• In the short to medium term, we must urgently implement climate change adaptation measures in our economic, environmental and social activities in order to minimize the already worrying effects of climate change, for example the current severe heat waves .
Geography can also increase a community’s vulnerability to heat waves. In cities, dark buildings, pavements and roofs tend to absorb more heat during the day and retain more heat at night than the surrounding countryside – called the “urban heat island effect” – which can aggravate the intensity of high temperatures for city dwellers.
Hyderabad is characterized by extreme climatic conditions – large variations in temperature and rainfall in different seasons
Climate change is largely conceived as a global problem where solutions are developed on a global scale and governed by representatives of national governments signing and ratifying sets of rules governing the global climate. But it is the multitude of actors at different levels within these nations who decide or/and act on various climate change adaptation and mitigation strategies. Therefore, from cities and towns, communities must take responsibility for implementing their own local strategies to combat climate change.
Hyderabad, as a megacity with around one million inhabitants, is characterized by extreme climatic conditions – large variations in temperature and rainfall during different seasons. Climate change calculations for the city carried out under the ‘Sustainable Hyderabad’ project show that these conditions are very likely to become more extreme in the future. The city is already barely able to cope with these extremes, and climate change will increase the frequency and magnitude of new conditions damaging to the population.
A full assessment of future impacts can be carried out by following these steps:
• Identify properties and certainty ranges of future climate change
• Estimation of the consequences of climate change on the urban population
• Visualize the social and demographic aspect of the city under the conditions of climate change
• Identify and prioritize appropriate adaptation steps
For the government
• Include and consider climate change predictions for Hyderabad in the Hyderabad Metropolitan Area Development Master Plan 2031 and their impacts on various functions of the city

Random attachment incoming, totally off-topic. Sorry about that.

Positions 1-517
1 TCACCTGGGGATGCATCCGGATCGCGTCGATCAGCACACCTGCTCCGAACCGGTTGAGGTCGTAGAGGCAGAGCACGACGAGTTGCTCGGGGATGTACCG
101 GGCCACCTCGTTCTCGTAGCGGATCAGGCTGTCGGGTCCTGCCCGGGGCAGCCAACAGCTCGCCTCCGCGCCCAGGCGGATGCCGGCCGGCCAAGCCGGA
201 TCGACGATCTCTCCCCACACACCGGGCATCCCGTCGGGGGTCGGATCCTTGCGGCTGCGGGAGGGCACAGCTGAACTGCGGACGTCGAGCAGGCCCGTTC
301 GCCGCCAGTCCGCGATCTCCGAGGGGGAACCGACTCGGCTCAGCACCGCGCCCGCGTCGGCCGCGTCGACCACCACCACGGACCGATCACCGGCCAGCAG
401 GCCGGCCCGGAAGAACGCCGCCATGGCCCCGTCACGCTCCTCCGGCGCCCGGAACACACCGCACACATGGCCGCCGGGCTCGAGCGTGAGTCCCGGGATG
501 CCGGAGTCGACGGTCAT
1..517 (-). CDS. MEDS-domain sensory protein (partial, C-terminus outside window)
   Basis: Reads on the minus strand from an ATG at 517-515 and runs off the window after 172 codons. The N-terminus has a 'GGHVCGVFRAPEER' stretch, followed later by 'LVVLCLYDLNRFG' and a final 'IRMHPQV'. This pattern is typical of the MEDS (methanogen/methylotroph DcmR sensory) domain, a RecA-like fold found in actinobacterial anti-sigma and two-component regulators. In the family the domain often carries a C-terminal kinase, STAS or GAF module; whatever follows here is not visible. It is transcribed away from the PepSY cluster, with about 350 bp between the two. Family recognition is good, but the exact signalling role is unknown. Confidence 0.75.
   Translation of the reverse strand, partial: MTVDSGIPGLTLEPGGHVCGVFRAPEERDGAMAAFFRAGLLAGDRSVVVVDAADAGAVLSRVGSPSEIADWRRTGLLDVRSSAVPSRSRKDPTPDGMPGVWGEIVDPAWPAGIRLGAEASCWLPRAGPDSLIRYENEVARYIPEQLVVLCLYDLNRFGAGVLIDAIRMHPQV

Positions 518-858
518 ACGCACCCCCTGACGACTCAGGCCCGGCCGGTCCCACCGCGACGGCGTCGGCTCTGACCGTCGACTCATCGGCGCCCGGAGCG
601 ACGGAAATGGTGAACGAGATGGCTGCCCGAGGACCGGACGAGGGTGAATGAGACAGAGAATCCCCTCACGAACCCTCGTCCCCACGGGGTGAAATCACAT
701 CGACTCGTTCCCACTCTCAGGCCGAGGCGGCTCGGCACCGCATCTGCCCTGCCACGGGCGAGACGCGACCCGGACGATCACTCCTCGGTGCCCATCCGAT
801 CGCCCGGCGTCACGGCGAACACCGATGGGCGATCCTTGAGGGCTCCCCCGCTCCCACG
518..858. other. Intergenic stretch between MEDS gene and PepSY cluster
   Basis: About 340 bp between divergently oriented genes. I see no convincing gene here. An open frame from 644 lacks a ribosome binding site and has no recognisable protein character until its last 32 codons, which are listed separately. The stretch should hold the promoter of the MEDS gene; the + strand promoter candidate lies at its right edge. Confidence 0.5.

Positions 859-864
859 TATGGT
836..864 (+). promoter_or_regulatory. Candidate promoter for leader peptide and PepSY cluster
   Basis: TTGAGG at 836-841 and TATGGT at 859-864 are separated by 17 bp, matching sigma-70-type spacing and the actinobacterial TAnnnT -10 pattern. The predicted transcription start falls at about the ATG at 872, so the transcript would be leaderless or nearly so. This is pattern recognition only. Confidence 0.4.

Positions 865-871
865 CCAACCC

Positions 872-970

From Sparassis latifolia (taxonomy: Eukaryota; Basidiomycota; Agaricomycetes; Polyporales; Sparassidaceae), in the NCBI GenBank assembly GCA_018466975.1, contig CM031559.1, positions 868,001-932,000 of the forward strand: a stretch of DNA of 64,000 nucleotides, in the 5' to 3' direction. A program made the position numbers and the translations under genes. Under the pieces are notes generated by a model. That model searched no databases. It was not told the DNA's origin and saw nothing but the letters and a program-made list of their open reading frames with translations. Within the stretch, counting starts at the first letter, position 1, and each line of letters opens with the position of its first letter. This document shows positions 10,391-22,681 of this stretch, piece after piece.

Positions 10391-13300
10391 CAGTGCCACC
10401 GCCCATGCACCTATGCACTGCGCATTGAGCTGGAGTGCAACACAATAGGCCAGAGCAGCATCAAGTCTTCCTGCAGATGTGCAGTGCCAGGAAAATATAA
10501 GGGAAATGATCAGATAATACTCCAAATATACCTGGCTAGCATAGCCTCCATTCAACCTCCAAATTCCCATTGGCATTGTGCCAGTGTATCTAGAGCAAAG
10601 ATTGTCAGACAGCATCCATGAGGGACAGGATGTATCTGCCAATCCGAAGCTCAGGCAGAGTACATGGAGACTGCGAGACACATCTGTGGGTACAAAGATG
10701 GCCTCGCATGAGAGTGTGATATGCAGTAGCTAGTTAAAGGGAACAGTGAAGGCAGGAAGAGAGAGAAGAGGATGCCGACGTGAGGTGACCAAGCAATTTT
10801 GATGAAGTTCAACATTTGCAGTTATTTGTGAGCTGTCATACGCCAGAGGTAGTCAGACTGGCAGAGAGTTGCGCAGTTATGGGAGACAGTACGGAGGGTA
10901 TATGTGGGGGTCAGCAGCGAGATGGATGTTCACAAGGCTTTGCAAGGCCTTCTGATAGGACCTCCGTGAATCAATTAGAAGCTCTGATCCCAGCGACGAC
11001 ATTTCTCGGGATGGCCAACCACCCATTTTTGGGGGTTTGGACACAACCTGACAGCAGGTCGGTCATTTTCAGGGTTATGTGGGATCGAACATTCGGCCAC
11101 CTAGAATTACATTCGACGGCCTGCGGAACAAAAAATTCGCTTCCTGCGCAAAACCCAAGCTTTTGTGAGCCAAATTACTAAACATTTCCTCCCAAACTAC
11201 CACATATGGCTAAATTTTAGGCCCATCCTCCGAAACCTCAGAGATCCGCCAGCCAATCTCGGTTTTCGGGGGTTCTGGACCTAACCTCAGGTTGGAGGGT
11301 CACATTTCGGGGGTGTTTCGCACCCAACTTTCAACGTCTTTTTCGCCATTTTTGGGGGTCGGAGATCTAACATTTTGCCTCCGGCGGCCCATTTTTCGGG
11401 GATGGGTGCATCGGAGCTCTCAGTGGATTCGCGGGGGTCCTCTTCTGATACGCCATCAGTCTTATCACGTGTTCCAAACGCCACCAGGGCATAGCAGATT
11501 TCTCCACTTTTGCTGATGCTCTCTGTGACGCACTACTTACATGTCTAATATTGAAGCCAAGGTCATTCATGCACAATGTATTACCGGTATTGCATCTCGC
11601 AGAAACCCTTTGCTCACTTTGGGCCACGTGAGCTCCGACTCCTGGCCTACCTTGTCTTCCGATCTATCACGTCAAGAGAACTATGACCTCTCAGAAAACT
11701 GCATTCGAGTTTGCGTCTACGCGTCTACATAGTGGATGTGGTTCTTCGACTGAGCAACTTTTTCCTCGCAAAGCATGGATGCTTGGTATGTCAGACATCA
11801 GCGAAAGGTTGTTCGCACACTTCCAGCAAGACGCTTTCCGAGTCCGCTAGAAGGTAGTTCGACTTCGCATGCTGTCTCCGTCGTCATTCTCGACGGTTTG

• Check planning and development decisions against their compatibility with future climate change scenarios
• Avoid development in flood-prone areas and/or create adequate drainage infrastructure
• Site planning must take into account the likely increase in heat waves by creating ventilation corridors and shading
• Buildings should be prepared with insulation and passive cooling measures (how about building modern houses with old and ancient building architecture like in villages)
• Adapt informal settlements to the effects of climate change
• Traffic planning should consider increasing flood frequencies in trouble-free locations and should also be based on spatially explicit results from CATHY (Climate Assessment Tool for Hyderabad). Same for route and lane planning
For civil society
• Actively engage in the assessment and discussion of Hyderabad’s development plans in the context of climate change
• The capacities of Resident Welfare Associations and other NGOs need to be strengthened so that they can harness the development of the newly developed CATHY knowledge platform and also contribute to the enrichment of the tool by adding data on different socio-economic dimensions.
(The author is an MP, chairman of the Indo-German Climate Change Project and Humboldt expert in agriculture, environment and cooperation)
The Climate Assessment Tool for Hyderabad or CATHY enables planners to deal with complex circumstances. It is a software tool (based on a web GIS) allowing planners to interactively analyze the explicit impacts of climate change in space and time for different combinations of scenarios.
Climatic variables relevant to the urban functioning of Hyderabad can be projected with a fair amount of certainty. Spatially explicit projections of climate change impacts, such as the impacts of heat waves and heavy rainfall, are possible and can be taken into account in land-use planning to implement relevant recommendations.
The results of this type of assessment must then be made available to planning processes that encompass a wide variety of institutional actors, namely the administrative and planning authority of the metropolitan area, the elected council of corporations and municipalities of the region, other elected governance units, researchers, industrialists, NGOs and other civil society associations.